But finding the funding for the likely combined cost of replacing all of these facilities, likely in the hundreds of millions of dollars or even over a billion dollars with inflation, is an entirely different matter that determines the actual progress. The design and planning process for the three most dire facilities — Kensington, Renfrew, and Hastings — can also only begin when funding is made available for this pre-construction process.

COPE commissioner Gwen Giesbrecht suggested by the time the 11 facilities are properly renewed in a few decades, another dozen facilities could be in similar condition.

For this reason, she made an amendment that asks the main city administration to discuss with the provincial government making potential legislative changes that would allow funds raised through the city’s development cost levies (DCLs) and community amenity contributions (CACs) — collected from developers through their new building developments — to go towards the costs of renewing, replacing, and maintaining facilities. This direction was approved by a majority of commissioners.

Coupar says the proportion of DCLs that go to the Park Board recently decreased from 42% to 16%. Giesbrecht added that this proportion was reduced because the Park Board had unspent DCLs, but her amendment is an attempt to allow for DCLs revenues to be used for needed expenditures.

“With so many amenities falling apart, literally, why are developer levy funds sitting unused in an account?” quipped Giesbrecht.

There is no capacity in the Park Board’s existing capital budget to achieve the pace of upgrades, with about $125 million in the current 2019-2022 capital plan completely budgeted.

All capital plans endorsed by Park Board commissioners are subject to final approval by Vancouver City Council.

In 2019, the Park Board approved the 25-year VanSplash plan of expanding and improving the city’s swimming pools and beaches, including the replacement of Vancouver Aquatic Centre, with a combined estimated cost at the time of $350 million. While a strategy was completed by the Park Board, VanSplash has not been paired with the necessary capital funding to make any meaningful progress.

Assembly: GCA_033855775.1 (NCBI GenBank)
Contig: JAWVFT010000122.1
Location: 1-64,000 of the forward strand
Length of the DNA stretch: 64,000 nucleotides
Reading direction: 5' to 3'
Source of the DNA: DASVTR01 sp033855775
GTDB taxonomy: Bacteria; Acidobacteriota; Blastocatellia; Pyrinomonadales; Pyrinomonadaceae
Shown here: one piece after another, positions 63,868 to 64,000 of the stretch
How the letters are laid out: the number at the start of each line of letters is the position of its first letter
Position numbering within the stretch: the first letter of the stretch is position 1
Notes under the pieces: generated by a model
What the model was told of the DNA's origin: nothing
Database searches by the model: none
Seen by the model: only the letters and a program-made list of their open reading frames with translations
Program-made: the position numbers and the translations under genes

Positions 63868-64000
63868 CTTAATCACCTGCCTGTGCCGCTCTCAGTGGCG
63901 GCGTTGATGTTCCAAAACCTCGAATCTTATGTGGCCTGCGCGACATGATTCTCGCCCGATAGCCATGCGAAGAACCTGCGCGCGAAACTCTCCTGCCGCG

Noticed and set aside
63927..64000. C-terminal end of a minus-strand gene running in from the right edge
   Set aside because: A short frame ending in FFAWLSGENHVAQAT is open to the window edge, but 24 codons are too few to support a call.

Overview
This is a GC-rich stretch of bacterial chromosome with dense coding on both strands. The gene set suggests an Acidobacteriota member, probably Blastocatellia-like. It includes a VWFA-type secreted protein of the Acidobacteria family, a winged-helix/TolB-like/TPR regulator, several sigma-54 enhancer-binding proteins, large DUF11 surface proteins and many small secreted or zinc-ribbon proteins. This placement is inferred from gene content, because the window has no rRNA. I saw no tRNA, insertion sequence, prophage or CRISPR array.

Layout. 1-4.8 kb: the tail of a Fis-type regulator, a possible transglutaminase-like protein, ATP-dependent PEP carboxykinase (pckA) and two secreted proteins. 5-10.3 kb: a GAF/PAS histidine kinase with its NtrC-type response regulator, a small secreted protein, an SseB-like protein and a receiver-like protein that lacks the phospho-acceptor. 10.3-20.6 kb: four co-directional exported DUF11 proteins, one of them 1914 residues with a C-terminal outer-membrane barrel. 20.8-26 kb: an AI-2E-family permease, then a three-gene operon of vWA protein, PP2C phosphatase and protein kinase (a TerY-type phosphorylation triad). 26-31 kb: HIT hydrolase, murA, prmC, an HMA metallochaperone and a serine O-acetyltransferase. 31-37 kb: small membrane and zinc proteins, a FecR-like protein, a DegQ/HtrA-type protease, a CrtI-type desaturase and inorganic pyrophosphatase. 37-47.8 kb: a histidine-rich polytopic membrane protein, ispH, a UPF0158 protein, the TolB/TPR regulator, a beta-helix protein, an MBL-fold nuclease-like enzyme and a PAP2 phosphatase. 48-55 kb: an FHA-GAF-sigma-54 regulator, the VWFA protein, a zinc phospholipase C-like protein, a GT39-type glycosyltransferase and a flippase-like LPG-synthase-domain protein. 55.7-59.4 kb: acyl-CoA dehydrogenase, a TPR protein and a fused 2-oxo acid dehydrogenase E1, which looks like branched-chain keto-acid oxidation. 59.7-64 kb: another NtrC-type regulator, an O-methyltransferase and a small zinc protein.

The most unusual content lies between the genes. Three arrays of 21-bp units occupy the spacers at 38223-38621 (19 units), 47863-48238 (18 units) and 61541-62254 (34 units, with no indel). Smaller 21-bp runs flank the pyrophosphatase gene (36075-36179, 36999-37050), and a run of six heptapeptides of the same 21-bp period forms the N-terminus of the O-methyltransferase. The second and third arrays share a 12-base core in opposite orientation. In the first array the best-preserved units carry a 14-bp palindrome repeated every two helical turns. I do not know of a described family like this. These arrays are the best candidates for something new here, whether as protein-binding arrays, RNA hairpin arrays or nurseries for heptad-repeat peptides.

For the upcoming 2023-2026 capital plan, city council is considering the inclusion of $104 million for Vancouver Aquatic Centre, $49 million for RayCam Community Centre, $35 million for the East Fraserlands Community Centre (River District), and $21 million for the West End Community Centre redevelopment with a new ice rink and Joe Fortes Library.

While Vancouver is struggling to replace aging community centres and meet the demand of future population growth, other municipalities in Metro Vancouver have been engaged in a community and recreational centre building spree, especially Burnaby.

In January 2022, Burnaby City Council approved a five-year capital plan that dedicated $504 million towards building five major community and recreational centres to replace aging facilities and serve its growing population, particularly in its various town centres near SkyTrain hubs.

Major community and recreational facilities are also either recently completed, well under construction, or approved/planned with funding attached in Surrey, North Vancouver City, Port Coquitlam, New Westminster, and Richmond.

Burnaby Lake Aquatic and Arena Facility

Conceptual artistic rendering of Burnaby Lake Aquatic and Arena Facility. (HCMA/City of Burnaby)

cameron community centre 9523 cameron street burnaby lougheed

Artistic rendering of the gymnasium and running track at the new Cameron Community Centre. (Diamond Schmitt Architects/City of Burnaby)